Wednesday, September 5, 2007

Inside the Hearings - Updated with more video



The Adirondack Regional Chamber of Commerce is comprised of nearly 1,100 member organizations with over 23,000 employees predominantly in Washington and Warren Counties, New York. The mission of the ARCC is to help local companies to succeed, grow and thrive and to expand economic opportunity throughout our region.

Like many chambers of commerce, one of the primary benefits of belonging to the ARCC is the opportunity to access our health insurance programs. We now have more than 350 working families that rely on the ARCC for advice and access to health insurance. In particular, it seems important to note that 120 of these working families operate companies that are classified as sole proprietors. The remaining participants have between 2 and 5 employees typically and are clearly family owned businesses.

While I’m sure these numbers are interesting, the one that is shocking is that these local working families pay $2.68 million per year in health insurance premiums. That means that each participant on average is spending over $7,400 per year on health insurance with the amount paid for individual plans being less and the amount for family coverage being more. Noting that rates have traditionally increased on or about 10% per year, these families will be looking at increases next year in the amount of $268,000.

To control rate increases as best we can, we’ve been forced in our negotiations with insurers to reduce benefits and to increase co-pays. So while our members are paying more for health insurance, they and their employees are getting less in benefits. This combination of factors is why our members and the ARCC is so concerned about the future capacity of our current system to ensure that our members have continuing access to affordable high quality health insurance plans.

As you consider options to remedy this situation, we’d ask that you consider the following four points:

1. Rate Review – The Commission of Insurance should once again have the authority to approve and/or disapprove health insurance rates. This review should be administered where both the insurance companies and the state have clearly established deadlines by which rate plans shall be submitted and reviewed. The current file-and-use system has not adequately protected our members from increasing rates and reduced benefits.

2. Sole Proprietors – One of the best vehicles for reducing the uninsured population is to make it easier for sole proprietors to obtain health insurance. Right now, the process of securing coverage is relatively easy but the fact that insurers can charge sole proprietors health insurance rates that are 15% higher than their fellow business owners with 2 to 50 employees is a barrier to securing coverage. If the insurers can in fact present a case where it is obvious that sole proprietors are more expensive to cover, we’d urge the state to see if there is a way to provide subsidies to level this playing field. Perhaps it makes sense to offer such subsidies through grants to chambers that agree to provide this service to their members.

3. Administration – We currently offer health insurance programs provided by three different insurance companies. Each of these insurers has application forms and required paperwork that must accompany any such application. These applications all ask the same questions and ultimately we expect the insurers are looking for the same data and proof of business ownership. Why are these forms not standardized? The fact that they are not adds costs and time to processing such forms for the employer, the broker, and the insurance company. I’m told that the same is true with respect to the filing of claims by doctors offices and hospitals who must deal with dozens of insurance providers all seeking the same information on different forms and with different required attachments. This is clearly an area where costs have not been contained and where standardization will benefit everyone.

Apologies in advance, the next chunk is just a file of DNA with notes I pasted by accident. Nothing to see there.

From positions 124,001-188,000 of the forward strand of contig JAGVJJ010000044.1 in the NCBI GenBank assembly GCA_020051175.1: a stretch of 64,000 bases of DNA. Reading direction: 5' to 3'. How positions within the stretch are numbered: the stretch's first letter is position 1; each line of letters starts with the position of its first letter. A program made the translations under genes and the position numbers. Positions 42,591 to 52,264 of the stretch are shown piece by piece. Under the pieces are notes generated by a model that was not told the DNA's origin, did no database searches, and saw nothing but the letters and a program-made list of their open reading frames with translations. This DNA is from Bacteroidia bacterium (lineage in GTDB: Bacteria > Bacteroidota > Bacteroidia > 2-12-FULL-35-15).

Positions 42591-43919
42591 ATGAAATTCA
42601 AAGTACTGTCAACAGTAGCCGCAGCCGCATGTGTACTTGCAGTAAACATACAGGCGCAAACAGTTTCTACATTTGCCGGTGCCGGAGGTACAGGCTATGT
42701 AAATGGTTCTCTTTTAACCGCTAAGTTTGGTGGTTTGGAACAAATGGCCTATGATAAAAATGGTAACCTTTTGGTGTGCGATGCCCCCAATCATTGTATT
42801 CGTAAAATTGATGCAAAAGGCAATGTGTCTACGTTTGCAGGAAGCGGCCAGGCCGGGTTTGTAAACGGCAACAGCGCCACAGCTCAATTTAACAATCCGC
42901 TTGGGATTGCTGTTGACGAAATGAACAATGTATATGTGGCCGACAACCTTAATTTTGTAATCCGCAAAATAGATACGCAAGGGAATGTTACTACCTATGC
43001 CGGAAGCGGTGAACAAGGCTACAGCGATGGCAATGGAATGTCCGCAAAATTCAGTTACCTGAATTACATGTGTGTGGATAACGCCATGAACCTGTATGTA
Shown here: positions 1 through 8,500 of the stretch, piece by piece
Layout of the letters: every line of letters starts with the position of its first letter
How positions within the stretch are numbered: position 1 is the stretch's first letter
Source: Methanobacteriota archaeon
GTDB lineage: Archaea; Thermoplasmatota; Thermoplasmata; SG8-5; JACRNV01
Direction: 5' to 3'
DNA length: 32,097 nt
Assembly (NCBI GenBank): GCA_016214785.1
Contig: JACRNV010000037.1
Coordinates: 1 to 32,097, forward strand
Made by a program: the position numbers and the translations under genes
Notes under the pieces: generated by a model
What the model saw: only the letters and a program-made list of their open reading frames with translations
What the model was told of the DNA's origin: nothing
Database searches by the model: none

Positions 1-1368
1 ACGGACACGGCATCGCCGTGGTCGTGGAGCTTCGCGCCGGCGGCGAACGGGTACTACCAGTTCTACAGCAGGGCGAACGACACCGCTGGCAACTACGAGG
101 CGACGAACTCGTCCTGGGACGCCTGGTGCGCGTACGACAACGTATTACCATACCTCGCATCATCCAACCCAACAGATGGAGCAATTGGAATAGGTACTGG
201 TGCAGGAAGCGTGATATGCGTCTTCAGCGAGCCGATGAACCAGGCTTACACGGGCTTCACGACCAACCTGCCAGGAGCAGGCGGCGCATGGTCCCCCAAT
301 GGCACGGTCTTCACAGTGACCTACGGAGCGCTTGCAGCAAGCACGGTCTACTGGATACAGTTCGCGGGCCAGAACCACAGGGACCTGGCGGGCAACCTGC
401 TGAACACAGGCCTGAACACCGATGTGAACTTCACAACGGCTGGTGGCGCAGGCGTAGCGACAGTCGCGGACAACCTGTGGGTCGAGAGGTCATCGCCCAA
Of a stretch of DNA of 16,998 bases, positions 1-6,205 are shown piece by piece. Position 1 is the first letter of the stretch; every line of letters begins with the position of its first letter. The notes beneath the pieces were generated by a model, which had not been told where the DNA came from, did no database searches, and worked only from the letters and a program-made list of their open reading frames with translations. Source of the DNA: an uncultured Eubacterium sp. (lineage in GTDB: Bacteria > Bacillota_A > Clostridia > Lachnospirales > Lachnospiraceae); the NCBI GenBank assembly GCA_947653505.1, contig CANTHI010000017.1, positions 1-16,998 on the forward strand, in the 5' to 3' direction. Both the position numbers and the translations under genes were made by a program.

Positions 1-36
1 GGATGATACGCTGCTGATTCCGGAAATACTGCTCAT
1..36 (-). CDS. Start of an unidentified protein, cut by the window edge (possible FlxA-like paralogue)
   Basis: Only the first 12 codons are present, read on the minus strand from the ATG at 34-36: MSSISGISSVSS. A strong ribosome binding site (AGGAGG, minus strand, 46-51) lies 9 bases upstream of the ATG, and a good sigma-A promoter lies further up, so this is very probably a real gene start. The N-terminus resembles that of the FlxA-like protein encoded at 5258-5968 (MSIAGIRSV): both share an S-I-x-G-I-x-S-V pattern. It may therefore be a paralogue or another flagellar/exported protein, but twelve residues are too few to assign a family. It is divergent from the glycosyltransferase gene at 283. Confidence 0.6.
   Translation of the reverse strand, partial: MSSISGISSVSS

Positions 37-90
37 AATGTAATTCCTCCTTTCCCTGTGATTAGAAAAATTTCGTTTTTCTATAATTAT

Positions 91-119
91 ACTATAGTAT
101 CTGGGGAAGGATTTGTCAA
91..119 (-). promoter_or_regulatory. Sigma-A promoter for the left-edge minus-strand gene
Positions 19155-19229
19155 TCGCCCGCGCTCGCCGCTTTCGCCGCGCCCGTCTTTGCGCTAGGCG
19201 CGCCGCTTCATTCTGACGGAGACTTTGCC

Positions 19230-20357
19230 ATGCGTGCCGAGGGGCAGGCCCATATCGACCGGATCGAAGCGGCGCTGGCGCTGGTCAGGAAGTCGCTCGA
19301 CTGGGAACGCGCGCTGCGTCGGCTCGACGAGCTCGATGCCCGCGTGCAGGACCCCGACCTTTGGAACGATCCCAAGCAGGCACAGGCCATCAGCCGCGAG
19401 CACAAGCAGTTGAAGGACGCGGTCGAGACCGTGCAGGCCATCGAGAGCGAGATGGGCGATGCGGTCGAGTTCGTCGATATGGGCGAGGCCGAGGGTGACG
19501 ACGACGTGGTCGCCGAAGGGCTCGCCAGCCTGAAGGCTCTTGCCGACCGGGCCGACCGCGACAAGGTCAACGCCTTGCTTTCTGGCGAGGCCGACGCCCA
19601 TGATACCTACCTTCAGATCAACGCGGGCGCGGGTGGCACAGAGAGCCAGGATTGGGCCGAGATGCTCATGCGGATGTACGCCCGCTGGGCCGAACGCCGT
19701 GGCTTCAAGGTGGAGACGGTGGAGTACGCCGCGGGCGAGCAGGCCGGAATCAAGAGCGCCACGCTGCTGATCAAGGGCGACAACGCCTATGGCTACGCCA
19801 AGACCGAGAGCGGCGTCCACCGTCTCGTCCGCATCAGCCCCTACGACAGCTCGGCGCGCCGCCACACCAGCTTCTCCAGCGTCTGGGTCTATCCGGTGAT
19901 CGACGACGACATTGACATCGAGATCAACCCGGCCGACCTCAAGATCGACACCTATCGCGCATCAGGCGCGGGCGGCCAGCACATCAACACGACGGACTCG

4. Partnership for Coverage – Next year, I will have the honor of serving as the Chair of the Chamber Alliance of New York. The Chamber Alliance has nearly 90 chambers of commerce across New York State as members. Many of these chambers provide health insurance as a primary benefit to their members. Collectively, I’m sure we provide health insurance to thousands of employers and even more employees. While I can’t yet officially speak for CANY’s, I think I am safe in suggesting that we’d like you to put chambers at the decision making table of your partnership as you move forward.

5. Access to Care – As I’m sure you will hear from Dr. John Rugge and David Kruczlnicki, our region also faces a crisis of access to adequate care. The ARCC recently participated in a public forum on this issue and we stand prepared to do whatever we can to assist with physician recruitment and retention efforts that our local health care organizations and the state may undertake. We certainly recognize that even if the ARCC is able to offer the best health insurance plans at the most affordable rates possible that this will all be a waste of time if there is no one locally to provide the care our members and their employees need. We’ve reached a point of crisis on this issue locally and hope that you’ll act favorably on the recommendations these two experts have offered.

As always, we appreciate the opportunity to offer these comments to you. We are eager to play more of a role in your deliberations if this is possible. But ultimately, we hope that you are successful in your efforts to find a better, more affordable system.

Now it's your turn. Do you have a health insurance horror story? Challenges getting coverage? Denied claims? Failure to reach a human? Tell us your story and let us share it with others. Together, maybe we can make a difference.